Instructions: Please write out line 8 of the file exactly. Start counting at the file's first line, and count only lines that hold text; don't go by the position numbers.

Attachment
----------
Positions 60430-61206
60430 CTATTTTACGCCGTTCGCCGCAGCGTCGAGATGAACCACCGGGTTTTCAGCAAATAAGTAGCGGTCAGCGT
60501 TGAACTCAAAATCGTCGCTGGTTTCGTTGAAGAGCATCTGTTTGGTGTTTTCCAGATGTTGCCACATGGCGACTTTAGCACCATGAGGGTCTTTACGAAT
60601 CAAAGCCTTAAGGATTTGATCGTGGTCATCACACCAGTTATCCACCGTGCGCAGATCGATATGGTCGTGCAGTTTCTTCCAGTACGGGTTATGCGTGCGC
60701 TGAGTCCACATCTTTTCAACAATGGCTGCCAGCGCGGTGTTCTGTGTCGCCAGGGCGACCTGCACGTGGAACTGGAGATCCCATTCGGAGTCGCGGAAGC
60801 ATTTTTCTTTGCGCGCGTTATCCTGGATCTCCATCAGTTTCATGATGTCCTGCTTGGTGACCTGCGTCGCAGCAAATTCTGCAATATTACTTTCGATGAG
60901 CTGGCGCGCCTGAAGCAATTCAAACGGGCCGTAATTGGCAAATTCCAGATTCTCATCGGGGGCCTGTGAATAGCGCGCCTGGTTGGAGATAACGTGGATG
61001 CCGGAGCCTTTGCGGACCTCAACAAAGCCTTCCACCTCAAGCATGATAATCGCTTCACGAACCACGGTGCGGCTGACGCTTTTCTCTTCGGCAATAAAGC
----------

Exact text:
61001 CCGGAGCCTTTGCGGACCTCAACAAAGCCTTCCACCTCAAGCATGATAATCGCTTCACGAACCACGGTGCGGCTGACGCTTTTCTCTTCGGCAATAAAGC